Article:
Increases to student pay are based on the availability of student funds allocated to the department.

The maximum allowable increase for a Student Worker is 50 cents per hour per fiscal year. Increases shall not cause the Student Worker’s pay to exceed the wage range maximum for the assigned classification level.

Supervisors are responsible for notifying Human Resources, in writing, of all requests to increase pay. If requests are received prior to the student worker’s anniversary date, the increase will be effective on the anniversary. If requests are received after the anniversary date, the increase will be effective on the date the request was received in Human Resources. Increases will not be retroactive.

IV.    Employment Rules Applicable to Student Workers

A.    Standard Hours and Overtime

Student positions are temporary, part-time positions and should provide flexible work schedule to accommodate the student’s class schedule and other academic responsibilities, and should not impede the student’s academic pursuits. The following restrictions apply to all student positions:

  • Student workers are authorized to work a maximum of 19.5 hours per week during academic periods in which they are enrolled and classes are in session.
  • Students may be authorized to work up to 40 hours per week during breaks when classes are not in session (e.g. spring break) or during winter break and/or summer session if they are not enrolled in classes.
    • Authorization must be granted by the appropriate campus Executive (e.g. President/Provost/Senior Vice President/Vice President).
    • Written approval must be provided to Human Resources prior to increases the student workers hours.
  • Maximum weekly hours apply to hours worked across all jobs, within NSHE, in which the student may be employed, regardless of NSHE institution.
  • Overtime shall not be authorized for Student Workers. In the unusual event that overtime is worked, the Student Worker must be compensated at one and one-half times the normal hourly rate.
  • Student workers may not exceed the department’s budgeted salary allocation for student positions.

B.    Time Tracking and Payroll

One of the most important responsibilities of a supervisor is to ensure that student payroll information is submitted and approved in a timely and accurate manner. It is the responsibility of the student and supervisor to be aware of payroll deadlines and procedures. Payroll cutoff schedules are available from the “Workday Training Resources” worklet on the Workday homepage and by searching “Payroll.”

Payroll periods are from the 1st through the 15th and the 16th through the last day of each month.  Paydays occur on the 10th and 25th of each month.

Students must clock-in and out in Workday for each shift in which they work. Students must also submit their time for approval by their supervisor by the end of each pay period (15th and last day of the month). Supervisors must approve time within one day of the end of the pay period.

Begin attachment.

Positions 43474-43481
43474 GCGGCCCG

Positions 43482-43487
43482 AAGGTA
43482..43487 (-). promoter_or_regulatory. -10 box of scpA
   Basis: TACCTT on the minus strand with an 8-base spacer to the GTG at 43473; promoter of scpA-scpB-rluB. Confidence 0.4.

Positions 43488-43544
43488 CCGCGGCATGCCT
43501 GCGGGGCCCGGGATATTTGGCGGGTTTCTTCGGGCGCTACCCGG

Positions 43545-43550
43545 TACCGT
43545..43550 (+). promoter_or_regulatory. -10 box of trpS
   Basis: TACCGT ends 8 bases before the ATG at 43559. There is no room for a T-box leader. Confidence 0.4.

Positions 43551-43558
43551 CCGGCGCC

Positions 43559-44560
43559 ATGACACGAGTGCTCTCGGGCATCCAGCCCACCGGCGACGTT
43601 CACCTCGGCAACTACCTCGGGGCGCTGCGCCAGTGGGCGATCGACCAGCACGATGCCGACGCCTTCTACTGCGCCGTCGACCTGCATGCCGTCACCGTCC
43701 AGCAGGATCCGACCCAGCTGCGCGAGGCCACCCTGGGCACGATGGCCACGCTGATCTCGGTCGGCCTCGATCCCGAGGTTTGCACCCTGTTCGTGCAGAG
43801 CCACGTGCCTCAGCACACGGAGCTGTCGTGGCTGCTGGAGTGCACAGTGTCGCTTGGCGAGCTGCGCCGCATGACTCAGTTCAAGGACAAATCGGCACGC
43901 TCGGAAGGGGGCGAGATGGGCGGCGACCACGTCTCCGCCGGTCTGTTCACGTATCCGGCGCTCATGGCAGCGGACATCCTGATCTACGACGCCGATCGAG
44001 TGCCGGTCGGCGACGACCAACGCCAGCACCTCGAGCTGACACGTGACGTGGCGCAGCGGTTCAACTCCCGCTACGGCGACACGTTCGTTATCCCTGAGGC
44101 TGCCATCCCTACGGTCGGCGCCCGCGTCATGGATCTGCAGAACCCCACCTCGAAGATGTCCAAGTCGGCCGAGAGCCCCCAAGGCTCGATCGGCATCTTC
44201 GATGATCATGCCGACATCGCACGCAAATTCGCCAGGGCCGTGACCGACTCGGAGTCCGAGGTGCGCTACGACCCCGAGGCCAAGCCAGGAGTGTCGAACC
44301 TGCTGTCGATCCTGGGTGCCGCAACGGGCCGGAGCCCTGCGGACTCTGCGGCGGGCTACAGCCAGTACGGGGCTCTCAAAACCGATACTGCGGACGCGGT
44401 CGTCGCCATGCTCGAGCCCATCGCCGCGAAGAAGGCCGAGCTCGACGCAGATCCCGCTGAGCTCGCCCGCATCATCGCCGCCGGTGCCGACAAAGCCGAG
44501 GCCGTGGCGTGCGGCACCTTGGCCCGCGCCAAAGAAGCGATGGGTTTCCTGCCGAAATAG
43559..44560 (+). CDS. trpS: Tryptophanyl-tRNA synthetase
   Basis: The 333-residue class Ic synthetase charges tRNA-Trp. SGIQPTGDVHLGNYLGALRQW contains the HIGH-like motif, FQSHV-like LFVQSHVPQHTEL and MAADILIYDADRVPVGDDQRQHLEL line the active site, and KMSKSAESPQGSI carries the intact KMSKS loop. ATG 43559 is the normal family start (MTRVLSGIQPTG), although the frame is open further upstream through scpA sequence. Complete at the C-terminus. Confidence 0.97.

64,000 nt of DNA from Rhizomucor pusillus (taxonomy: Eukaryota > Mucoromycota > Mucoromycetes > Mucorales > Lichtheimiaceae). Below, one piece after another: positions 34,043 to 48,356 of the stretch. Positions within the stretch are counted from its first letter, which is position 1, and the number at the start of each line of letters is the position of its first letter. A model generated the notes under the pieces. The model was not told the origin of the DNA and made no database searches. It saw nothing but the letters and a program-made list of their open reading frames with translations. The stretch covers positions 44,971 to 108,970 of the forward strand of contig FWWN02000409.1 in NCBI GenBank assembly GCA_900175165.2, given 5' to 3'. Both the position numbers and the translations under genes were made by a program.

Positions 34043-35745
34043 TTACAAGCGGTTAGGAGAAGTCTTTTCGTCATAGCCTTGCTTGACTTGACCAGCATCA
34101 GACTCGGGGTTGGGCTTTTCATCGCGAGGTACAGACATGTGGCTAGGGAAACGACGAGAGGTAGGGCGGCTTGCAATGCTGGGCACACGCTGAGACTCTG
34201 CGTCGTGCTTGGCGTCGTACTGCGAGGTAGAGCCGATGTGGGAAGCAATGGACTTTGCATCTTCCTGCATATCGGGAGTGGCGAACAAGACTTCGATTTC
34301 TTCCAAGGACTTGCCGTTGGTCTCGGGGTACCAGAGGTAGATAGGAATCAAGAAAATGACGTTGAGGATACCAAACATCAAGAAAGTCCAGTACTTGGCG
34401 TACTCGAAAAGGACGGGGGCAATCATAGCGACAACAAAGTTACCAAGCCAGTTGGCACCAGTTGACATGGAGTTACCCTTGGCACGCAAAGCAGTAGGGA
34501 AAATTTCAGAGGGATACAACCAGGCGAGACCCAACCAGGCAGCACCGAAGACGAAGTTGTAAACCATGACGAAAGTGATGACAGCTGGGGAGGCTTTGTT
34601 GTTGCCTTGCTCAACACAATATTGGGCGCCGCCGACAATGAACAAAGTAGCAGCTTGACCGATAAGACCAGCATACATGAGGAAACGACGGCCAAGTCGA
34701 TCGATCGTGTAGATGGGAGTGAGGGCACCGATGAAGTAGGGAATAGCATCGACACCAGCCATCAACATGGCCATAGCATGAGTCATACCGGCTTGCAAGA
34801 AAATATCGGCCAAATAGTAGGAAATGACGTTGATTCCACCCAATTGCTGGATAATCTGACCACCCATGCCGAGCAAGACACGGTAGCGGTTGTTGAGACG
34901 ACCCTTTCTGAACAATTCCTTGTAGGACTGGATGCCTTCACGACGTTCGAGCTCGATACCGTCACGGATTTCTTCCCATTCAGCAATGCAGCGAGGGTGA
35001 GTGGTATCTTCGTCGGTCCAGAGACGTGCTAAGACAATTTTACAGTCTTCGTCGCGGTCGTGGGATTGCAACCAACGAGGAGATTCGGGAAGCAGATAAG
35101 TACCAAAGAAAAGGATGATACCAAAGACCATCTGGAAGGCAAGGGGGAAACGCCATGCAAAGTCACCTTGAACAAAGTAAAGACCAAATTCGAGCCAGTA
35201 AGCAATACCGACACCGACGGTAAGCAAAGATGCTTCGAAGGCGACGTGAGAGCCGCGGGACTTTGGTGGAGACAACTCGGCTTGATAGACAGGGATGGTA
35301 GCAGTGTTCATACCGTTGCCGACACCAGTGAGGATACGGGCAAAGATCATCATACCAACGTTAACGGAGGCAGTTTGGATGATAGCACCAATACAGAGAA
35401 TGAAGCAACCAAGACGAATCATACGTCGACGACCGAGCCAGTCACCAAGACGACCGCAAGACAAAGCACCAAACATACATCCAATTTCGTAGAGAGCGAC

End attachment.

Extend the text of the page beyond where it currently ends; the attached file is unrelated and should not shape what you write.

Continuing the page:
If a student is eligible for work study, their primary job will display a time type for work study and they should select that option each time they clock in. If work study is not an option, the Student Worker should select the time type of “Student Hours Worked.” Supervisors and Student Workers will be notified by HR when they are awarded work study.

If a student fails to clock-in or out for a particular shift, the supervisor or timekeeper can enter the time retroactively. Retroactive time entry can be logged for two prior pay periods. Supervisors should contact Human Resources if retroactive pay is needed beyond two prior periods.

C.    Performance Evaluation

Evaluations are valuable tools in assessing a student’s progress, providing positive reinforcement, discussing areas of improvement, and for establishing goals for the individual and the department.

It is important that supervisors identify job responsibilities and expected performance standards for the Student Worker and provide ongoing and consistent evaluation of work performance. Human Resources recommends that Student Workers be evaluated at the conclusion of each semester.

A standard evaluation form assists supervisors with evaluation process. The form can be found in the documents section of the NSC Portal, under Human Resources > Forms > Performance Evaluation Forms.

D.    Breaks and Meals

Breaks: Student workers are entitled to one 15-minute rest period, with pay, for every consecutive 4-hour period in which they work. In general, rest periods should occur near the middle of each 4-hour period but should not be taken at the beginning or end of the work period.

Meals: Student workers, who work a consecutive 6-hour work period are entitled to one unpaid 30-minute meal period. Supervisors may authorize a meal period of up to 1-hour. Meal periods should occur near the middle of the shift but may not be taken at the beginning or end of the work period.  Employees may not work through or skip their scheduled meal period.

E.    Benefits

Every Student Worker is covered during their working hours by Workers’ Compensation Insurance for work-related injury/illness. The coverage provides an incapacitated worker the means of support and medical care when unable to work because of a job-related injury/illness. Employees must immediately report any job-related accident or illness to their supervisor and Human Resources.  Supervisors complete appropriate forms for the Workers’ Compensation Office.